7 Micro-eLearning Techniques to Improve Performance
There are a variety of benefits associated with Micro-learning, particularly in eLearning environments. In essence, micro-eLearning offers students and employees the opportunity to more easily absorb and retain the information that is being offered, by making lessons and course activities more manageable and “digestible”. Micro-eLearning is often referred to as “bite sized” education, because it breaks the educational process down into lessons that typically last no longer than a few minutes, and enable them to collect and recall course materials more efficiently and effectively.
7 Micro-eLearning Techniques To Improve Your eLearning Course Design
Micro-eLearning Technique #1: Micro-games onlineIt's a proven fact that people learn more if they are engaged with the subject. Participating in a game, even if there is no winner, will allow students and employees to interact directly with the lesson, and will enable them to get more out of the experience. For example, if you are trying to teach employees the basics of customer care, you can design a game in which they must answer customer service questions to advance to the next level. This will provide you with the opportunity to make learning fun and fast. Therefore, it will be more effective.Micro-eLearning Technique #2: Lesson-based PodcastsOne of the most beneficial micro-eLearning techniques used today is the educational podcast. Recording a small amount of information, that can be discoursed far and wide, can give learners the chance to gather important data and knowledge from the comfort of their own homes or offices (or even on-the-go). Better yet, they don't have to set aside large blocks of time to absorb this new information, as the lesson can be distilled into a few minutes and offered via podcast.Micro-eLearning Technique #3: Multimedia presentations (slide shows)Online slide shows are becoming increasingly popular due to the fact that they appeal to virtually every type of learner. Whether an employee or student is able to more effectively absorb information through auditory, visual, or interactive methods, a slide show can cater to their needs. Typically, these slide shows can provide a micro-lesson in a matter of minutes, and can allow the learner to grasp the concepts of each slide before moving onto the next. As such, it's an ideal technique for courses that may require more in-depth explanations or illustrations, insuring that the learner fully understands each one of them.Micro-eLearning Technique #4: Simulations that teach a skill setYou can also use simulations, either online or in group settings, that teach a particular skill set. For example, if you are designing an eLearning course that is geared toward sales transactions in retail environments, you can employ a simulation that walks the learners through a transaction and then asks them to do it on their own, after the brief step by step instruction that has been provided. This not only enables the learners to build upon a specific skill or knowledge of a task, but gives them the opportunity to try it in a real life or virtual setting.Micro-eLearning Technique #5: Instructional videosInstructional videos can be created in a number of ways, and can be used in a variety of educational environments. For example, you can easily design a video and integrate it directly into your site design or even post it on your video sharing sites (such as Youtube) in order to deliver it to remote learners. The students or employees can then access the video whenever they like and take their own time to absorb the information being offered. This particular micro-eLearning technique is ideal in situations that call for the demonstration of a specific skill or task, such as if you are trying to instruct an employee on how to handle various aspects of risk management within the corporation or how to successfully handle customer complaints.Micro-eLearning Technique #6: Online assessment and quizzesMicro-eLearning techniques can also come in the form of assessment or quizzes online. These quick virtual exams can give instructors the opportunity to gauge the level of skill and understanding of each of their learners, and can even offer learners the chance to determine how they are progressing along the way. They can also prove to be a good source of motivation, which always leads to enhanced performance both in and out of the office.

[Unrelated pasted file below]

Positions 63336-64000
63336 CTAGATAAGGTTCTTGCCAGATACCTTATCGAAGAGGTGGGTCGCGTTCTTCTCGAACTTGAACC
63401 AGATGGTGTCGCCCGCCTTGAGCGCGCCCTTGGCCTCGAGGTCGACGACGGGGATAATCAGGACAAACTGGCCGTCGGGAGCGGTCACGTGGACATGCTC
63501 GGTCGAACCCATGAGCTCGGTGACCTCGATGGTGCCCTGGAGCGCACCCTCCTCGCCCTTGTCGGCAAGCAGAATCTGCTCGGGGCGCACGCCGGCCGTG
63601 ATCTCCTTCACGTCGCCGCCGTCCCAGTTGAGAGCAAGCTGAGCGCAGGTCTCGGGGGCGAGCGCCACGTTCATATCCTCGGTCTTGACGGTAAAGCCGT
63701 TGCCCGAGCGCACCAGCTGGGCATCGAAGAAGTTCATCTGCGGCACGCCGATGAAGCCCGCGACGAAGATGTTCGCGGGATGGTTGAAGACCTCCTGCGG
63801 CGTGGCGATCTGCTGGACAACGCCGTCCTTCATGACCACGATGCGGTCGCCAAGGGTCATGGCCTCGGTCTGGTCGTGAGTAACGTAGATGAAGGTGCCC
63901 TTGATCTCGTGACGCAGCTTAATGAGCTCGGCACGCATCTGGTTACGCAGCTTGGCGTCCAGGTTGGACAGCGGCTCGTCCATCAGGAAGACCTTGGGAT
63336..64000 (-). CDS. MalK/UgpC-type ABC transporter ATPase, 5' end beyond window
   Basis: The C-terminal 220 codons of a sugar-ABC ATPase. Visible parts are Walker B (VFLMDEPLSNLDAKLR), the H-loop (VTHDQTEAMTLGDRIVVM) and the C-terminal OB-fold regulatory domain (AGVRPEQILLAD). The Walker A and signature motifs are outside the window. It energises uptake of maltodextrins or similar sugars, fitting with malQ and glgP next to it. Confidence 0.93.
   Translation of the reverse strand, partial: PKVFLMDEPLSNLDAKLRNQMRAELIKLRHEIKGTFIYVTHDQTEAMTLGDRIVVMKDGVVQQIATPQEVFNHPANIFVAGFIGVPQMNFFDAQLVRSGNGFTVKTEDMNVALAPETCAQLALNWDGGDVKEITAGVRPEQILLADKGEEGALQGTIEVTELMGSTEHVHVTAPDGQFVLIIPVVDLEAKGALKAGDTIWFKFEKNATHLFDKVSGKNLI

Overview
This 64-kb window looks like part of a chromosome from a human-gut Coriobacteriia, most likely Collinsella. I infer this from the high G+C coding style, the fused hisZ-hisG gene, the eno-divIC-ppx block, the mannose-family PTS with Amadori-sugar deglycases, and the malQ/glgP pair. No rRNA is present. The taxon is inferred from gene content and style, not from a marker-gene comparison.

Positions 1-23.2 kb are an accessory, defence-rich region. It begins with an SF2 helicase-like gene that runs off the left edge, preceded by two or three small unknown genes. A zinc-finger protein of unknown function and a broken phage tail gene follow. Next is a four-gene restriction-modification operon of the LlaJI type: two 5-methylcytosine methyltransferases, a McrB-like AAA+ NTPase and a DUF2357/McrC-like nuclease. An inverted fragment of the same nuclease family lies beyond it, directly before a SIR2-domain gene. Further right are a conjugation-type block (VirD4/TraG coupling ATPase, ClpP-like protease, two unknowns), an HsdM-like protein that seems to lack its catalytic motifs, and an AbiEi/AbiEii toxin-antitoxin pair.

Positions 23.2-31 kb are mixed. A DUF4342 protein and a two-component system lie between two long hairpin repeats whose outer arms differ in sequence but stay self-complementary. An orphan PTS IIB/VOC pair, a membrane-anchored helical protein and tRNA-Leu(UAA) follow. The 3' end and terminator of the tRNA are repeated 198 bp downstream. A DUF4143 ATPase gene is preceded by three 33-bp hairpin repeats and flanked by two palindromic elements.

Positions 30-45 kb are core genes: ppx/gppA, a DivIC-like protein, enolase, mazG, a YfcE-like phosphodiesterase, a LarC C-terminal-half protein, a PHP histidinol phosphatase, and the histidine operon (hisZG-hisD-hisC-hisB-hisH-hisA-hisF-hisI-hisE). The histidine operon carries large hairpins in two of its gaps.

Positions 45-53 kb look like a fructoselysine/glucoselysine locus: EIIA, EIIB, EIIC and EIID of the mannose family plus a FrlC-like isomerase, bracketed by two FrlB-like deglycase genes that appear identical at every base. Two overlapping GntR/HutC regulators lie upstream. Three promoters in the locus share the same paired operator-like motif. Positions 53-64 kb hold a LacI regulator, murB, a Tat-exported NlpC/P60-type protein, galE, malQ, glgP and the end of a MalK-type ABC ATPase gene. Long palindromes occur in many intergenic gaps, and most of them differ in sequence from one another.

Micro-eLearning Technique #7: Educational blog postsEven something as simple and straightforward as a blog post can serve as a micro-eLearning activity. Learners can visit the blog whenever they choose and gather the required information, making it an ideal way to get the information across when and where the learners need it. Blog posts can serve as a method by which you inform potential learners about the lessons being offered, or keep current employees or students up to date on the latest news or knowledge. For example, if you write a blog post dedicated to “tips for success in banking”, you can keep bank employees informed about ways that they can improve their on-the-job performance and client care skills, without having to offer a structured learning environment.By offering your learners micro-eLearning options, you gain the ability to boost their performance in the online classroom and on the job as well, without requiring them to devote a great deal of time to the learning process. Therefore, these activities are perfect for any educational setting, given that they can be effective for every type of learner, and allow each student or employee to go at their own pace and fully master each lesson before progressing to the next one.These Micro-eLearning techniques can allow you to integrate micro-learning into your eLearning course design to improve performance. Keep in mind that micro-learning is all about small quantities of information that leave a lasting impression upon the student. As such, the “bite sized” techniques should give the learner the opportunity to absorb information quickly and efficiently, and be able to recall that information for future use. References: